Julie Surprenant: Inquiry into 16-year-old girl’s death opens
by Paul Cherry
MONTREAL – Quebec coroner Catherine Rudel-Tessier is expected to begin Tuesday an unusual, if not unprecedented, public inquiry into the death of Julie Surprenant, 16, who disappeared in 1999.
The coroner’s inquiry at the Laval courthouse is unusual because Surprenant’s body was never located despite what is believed to have been the deathbed confession of a man who was always considered a suspect in her disappearance.
Rudel-Tessier has set aside two days to hear from witnesses and will add a third if needed.
Richard Bouillon, a convicted sex offender with a long history of mental health problems, lived two doors away from Surprenant’s family home in Terrebonne when she went missing.
He died of cancer, at 52, in 2006.
Bouillon was investigated in the disappearance of Surprenant, who went missing after getting off a bus close to her home.
While looking into his past, a Sûreté du Québec investigator found a woman who alleged she had been raped by Bouillon when she was 16, in the early-1970s.
Another woman, who learned Bouillon was a suspect in Surprenant’s disappearance from a media report, came forward and alleged he sexually assaulted her several times when she was a child and again when she was a teenager.
In 2001, Bouillon was charged with sexually assaulting both victims and was convicted of several sex-related offences in 2003.
He was sentenced to a 10-year prison term and was declared a long-term offender but was never charged in Surprenant’s disappearance.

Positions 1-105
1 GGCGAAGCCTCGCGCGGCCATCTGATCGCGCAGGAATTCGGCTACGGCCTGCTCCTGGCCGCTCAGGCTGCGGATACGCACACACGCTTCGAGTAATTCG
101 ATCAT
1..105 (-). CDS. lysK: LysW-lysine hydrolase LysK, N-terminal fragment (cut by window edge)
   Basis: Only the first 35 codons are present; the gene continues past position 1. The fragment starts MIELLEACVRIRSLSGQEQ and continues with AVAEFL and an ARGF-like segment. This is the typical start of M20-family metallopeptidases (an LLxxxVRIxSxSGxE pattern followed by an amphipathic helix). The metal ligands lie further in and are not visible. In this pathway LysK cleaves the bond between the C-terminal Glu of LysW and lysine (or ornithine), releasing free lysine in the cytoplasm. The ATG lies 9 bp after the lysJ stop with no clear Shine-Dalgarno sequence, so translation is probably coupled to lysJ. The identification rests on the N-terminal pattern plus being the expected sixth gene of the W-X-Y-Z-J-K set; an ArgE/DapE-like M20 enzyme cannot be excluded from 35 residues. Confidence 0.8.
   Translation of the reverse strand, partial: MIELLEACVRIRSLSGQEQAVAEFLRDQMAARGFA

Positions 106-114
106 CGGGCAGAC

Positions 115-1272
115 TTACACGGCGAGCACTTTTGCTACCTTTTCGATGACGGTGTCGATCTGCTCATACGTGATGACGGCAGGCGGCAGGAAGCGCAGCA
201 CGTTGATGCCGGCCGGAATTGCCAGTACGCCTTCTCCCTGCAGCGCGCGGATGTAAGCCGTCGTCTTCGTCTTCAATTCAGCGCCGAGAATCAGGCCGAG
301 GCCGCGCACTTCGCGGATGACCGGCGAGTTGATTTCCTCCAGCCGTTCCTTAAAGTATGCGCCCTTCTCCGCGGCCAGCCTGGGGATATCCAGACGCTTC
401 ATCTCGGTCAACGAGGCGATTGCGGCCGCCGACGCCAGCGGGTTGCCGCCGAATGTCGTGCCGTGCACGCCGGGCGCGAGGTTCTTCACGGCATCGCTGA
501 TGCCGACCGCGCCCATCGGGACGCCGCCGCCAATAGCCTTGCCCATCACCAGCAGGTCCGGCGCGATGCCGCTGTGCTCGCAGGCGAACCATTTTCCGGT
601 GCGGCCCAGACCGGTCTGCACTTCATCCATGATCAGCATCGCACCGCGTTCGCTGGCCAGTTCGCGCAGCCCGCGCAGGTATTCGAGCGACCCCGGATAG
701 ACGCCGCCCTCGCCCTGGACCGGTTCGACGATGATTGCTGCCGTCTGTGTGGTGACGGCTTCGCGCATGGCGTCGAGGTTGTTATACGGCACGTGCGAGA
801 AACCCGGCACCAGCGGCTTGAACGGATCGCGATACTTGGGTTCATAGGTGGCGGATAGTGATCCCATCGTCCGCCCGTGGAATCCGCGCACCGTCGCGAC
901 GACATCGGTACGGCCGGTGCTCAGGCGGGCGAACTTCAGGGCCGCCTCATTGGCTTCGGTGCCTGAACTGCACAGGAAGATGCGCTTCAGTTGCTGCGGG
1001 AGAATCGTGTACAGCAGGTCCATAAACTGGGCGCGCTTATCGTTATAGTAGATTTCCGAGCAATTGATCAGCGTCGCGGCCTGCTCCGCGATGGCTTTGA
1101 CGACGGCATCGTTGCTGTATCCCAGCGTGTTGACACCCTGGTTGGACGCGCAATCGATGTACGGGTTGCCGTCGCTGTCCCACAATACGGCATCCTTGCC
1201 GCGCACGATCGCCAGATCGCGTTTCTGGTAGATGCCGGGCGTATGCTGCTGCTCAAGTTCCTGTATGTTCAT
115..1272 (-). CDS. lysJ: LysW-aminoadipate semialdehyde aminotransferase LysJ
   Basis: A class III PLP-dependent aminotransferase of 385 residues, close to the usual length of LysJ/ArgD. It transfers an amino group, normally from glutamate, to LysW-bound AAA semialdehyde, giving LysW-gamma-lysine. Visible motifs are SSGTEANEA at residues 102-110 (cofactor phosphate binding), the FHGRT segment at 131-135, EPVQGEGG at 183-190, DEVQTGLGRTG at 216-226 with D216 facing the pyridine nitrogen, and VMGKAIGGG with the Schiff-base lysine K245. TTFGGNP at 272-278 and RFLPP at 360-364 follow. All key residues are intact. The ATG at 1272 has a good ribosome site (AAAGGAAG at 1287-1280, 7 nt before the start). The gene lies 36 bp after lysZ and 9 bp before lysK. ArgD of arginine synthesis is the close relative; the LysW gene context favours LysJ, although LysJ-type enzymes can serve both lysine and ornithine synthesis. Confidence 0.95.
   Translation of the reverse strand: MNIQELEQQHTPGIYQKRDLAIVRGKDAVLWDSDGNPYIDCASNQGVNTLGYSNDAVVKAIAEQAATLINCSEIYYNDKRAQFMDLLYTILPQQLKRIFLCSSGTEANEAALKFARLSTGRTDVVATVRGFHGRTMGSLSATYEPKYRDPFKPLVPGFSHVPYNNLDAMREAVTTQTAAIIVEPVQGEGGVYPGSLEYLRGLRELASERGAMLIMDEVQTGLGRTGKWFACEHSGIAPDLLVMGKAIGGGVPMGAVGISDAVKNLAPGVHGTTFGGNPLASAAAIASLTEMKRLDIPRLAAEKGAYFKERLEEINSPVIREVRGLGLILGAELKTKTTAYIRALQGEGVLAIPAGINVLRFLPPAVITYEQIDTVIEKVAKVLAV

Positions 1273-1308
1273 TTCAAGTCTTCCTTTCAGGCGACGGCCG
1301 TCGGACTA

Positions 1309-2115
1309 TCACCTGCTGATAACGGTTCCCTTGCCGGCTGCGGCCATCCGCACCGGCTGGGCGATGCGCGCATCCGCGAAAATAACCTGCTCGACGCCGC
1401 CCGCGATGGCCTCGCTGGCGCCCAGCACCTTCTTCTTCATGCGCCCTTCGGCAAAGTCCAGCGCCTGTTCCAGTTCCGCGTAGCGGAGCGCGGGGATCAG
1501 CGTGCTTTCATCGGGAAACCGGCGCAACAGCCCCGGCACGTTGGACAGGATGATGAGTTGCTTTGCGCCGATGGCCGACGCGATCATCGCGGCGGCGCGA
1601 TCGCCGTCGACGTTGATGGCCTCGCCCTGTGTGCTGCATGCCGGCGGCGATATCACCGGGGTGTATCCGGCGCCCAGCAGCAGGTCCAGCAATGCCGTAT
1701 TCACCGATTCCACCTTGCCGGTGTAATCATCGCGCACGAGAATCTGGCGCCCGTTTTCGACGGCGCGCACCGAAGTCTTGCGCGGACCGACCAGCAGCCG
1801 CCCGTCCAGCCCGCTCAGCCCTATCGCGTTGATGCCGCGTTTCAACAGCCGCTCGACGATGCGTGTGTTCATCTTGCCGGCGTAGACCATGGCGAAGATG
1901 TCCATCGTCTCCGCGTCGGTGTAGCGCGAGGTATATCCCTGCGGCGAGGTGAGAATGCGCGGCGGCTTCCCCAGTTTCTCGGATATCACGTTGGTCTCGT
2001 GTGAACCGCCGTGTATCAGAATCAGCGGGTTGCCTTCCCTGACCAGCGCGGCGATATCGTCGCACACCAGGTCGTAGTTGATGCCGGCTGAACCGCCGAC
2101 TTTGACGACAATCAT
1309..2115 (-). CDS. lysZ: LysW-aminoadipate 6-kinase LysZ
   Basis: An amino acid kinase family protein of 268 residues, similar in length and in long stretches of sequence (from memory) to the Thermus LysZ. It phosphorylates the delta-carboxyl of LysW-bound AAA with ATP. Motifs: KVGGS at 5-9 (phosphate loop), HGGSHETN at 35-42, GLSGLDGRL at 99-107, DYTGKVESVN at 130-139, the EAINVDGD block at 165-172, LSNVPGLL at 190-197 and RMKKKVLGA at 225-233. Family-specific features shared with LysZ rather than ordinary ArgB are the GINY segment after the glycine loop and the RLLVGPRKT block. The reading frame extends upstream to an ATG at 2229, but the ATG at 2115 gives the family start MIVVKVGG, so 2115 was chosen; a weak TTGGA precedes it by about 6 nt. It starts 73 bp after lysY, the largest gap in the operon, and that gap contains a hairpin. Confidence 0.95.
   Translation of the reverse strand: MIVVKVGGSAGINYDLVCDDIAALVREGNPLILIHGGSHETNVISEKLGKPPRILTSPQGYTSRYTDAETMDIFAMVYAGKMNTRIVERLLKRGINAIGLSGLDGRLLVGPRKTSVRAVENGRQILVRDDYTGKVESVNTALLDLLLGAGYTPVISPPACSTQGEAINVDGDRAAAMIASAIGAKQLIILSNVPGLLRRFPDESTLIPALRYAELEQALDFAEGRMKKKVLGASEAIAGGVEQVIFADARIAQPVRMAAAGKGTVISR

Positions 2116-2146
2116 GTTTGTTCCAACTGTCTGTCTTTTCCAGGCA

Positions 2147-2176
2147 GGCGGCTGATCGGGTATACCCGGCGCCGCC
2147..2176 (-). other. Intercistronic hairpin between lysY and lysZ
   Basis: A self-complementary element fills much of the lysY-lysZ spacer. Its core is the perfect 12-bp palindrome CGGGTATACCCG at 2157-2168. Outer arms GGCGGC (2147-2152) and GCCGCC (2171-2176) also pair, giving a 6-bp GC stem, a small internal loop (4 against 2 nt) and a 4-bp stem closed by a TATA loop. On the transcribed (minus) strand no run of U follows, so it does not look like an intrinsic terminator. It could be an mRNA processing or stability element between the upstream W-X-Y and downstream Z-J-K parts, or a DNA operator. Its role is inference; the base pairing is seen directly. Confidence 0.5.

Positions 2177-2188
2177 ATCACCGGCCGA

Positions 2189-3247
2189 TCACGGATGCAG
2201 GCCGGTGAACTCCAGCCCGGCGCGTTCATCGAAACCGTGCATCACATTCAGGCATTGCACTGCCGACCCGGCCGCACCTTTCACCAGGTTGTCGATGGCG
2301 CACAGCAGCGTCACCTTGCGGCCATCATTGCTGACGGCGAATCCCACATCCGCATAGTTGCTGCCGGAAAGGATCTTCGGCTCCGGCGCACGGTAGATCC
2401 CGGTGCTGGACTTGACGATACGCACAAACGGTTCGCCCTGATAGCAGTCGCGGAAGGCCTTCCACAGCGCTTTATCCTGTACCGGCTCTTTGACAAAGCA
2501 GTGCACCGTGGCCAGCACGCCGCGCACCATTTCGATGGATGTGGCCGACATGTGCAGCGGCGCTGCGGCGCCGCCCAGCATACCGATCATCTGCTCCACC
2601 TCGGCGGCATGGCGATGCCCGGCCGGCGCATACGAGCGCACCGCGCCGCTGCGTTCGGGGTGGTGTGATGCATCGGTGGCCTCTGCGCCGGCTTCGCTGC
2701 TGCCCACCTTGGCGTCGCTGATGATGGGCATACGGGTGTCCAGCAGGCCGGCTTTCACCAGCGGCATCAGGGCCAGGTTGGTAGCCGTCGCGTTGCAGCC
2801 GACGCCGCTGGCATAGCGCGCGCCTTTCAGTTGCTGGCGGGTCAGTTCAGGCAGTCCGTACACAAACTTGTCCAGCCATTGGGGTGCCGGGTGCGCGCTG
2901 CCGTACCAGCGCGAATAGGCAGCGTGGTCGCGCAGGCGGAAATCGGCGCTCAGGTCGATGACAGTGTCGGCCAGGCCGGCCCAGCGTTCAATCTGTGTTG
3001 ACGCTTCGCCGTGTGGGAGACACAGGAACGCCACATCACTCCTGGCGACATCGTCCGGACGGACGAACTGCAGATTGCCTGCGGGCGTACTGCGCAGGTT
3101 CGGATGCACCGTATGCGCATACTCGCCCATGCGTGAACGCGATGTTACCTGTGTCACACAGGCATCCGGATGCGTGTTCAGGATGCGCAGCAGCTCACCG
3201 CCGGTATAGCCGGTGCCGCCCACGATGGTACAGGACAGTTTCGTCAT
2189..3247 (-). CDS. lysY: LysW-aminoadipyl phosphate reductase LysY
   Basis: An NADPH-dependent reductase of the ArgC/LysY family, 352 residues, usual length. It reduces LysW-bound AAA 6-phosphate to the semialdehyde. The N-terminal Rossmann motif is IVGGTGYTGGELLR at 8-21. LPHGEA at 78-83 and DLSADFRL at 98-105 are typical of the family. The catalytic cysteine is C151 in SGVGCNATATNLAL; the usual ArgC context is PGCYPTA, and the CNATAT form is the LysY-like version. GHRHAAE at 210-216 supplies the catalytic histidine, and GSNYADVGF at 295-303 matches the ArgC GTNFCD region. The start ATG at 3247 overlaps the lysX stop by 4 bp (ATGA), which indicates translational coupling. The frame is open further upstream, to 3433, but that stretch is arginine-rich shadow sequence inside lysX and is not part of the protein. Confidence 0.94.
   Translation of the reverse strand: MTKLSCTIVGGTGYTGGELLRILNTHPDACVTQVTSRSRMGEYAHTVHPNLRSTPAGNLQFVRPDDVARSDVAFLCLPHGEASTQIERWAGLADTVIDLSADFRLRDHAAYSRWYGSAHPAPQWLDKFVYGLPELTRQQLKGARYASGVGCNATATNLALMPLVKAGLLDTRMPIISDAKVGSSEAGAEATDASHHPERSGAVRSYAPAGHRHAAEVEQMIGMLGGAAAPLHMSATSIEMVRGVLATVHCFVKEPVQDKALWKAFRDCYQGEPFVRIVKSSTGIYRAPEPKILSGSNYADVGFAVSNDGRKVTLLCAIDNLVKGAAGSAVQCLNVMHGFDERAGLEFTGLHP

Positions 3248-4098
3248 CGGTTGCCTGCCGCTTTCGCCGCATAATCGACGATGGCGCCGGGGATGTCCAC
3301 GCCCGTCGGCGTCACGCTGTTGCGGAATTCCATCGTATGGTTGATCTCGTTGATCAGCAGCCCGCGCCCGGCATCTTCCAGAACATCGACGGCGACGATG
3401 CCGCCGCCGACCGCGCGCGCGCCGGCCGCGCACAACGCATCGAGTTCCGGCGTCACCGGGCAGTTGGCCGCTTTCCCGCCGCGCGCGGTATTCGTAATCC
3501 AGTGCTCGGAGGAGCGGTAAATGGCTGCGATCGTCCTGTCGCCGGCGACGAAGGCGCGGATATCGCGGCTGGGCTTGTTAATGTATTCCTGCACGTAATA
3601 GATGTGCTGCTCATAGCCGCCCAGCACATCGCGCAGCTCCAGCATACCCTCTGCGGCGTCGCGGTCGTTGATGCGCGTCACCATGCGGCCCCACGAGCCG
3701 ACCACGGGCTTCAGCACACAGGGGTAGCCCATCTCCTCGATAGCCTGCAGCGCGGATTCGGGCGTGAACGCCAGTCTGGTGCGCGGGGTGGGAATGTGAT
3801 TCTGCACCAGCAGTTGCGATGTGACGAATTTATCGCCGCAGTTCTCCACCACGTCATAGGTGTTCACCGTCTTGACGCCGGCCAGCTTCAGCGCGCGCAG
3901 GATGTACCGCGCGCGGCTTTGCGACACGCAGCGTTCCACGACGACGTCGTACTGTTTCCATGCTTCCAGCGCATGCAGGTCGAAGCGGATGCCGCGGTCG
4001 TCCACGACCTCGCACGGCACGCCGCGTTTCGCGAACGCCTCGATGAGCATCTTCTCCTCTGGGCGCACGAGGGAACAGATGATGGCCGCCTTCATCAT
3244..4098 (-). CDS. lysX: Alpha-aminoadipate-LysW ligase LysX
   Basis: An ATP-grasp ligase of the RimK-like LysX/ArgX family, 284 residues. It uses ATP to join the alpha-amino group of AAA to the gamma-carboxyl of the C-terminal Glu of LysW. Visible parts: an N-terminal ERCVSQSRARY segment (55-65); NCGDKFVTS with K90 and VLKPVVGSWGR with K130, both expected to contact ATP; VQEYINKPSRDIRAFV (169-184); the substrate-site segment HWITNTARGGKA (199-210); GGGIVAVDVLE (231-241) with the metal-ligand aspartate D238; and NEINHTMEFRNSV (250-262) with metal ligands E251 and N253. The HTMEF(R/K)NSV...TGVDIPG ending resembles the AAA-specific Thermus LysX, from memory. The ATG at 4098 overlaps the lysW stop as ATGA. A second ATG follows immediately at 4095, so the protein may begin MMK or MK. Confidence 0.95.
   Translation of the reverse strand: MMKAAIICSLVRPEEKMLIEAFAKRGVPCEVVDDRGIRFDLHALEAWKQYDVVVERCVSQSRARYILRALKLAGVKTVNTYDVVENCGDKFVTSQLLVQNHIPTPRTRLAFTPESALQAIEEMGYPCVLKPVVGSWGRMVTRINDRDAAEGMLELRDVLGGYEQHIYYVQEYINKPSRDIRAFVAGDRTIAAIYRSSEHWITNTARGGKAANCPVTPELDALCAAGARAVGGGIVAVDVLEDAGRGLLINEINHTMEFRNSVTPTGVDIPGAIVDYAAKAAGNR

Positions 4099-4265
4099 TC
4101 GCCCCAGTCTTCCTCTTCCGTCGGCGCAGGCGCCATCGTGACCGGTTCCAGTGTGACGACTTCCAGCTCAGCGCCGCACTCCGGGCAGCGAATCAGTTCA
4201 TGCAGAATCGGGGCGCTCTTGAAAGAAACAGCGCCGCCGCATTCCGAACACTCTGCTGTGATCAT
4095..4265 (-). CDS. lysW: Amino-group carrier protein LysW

The Crown tried to have Bouillon declared a dangerous offender, which would have given him an indefinite sentence, but a Quebec Court judge opted for the less severe long-term offender designation.
In the process, disturbing details about Bouillon’s past came to light.
His criminal record by 2003 included several convictions dating back to 1970 when, at age 16, he molested a teenager at knifepoint and did the same thing to a 27-year-old woman 10 days later.
According to court documents, Bouillon’s parents had serious concerns about his sexual impulses in 1970 and had him committed to a hospital for three months.
When he was readmitted months later, after being convicted for the first time, he told doctors he was relieved because he could not control himself.
Four years later, he tried to rape a 6-year-old girl.
After undergoing an evaluation at the Philippe Pinel Institute, in 1975, a psychiatrist diagnosed Bouillon as “an individual with very severe personality disorders of a psychopathic nature” and “incapable of empathy.”
In 1990, Bouillon was convicted of sexually assaulting a patient who was at the same mental health clinic where he was being treated.
When Surprenant disappeared, on Nov. 16, 1999, Bouillon was on probation for having paid a minor for sexual services in 1996.
A pre-sentencing report prepared in that case described him as having a high risk of reoffending if he were in the presence of teenagers or young girls.
He was not required to undergo therapy in that case because he refused to admit he had a problem.
On his deathbed in 2006, Bouillon reportedly confessed to a caregiver that he killed Surprenant.
He told the caregiver he had placed Julie’s body in a sports bag and dumped it into the Mille Îles River.
The caregiver did not tell the police what Bouillon said until long after his death.
Police searched the river last year but were unable to locate the girl’s remains.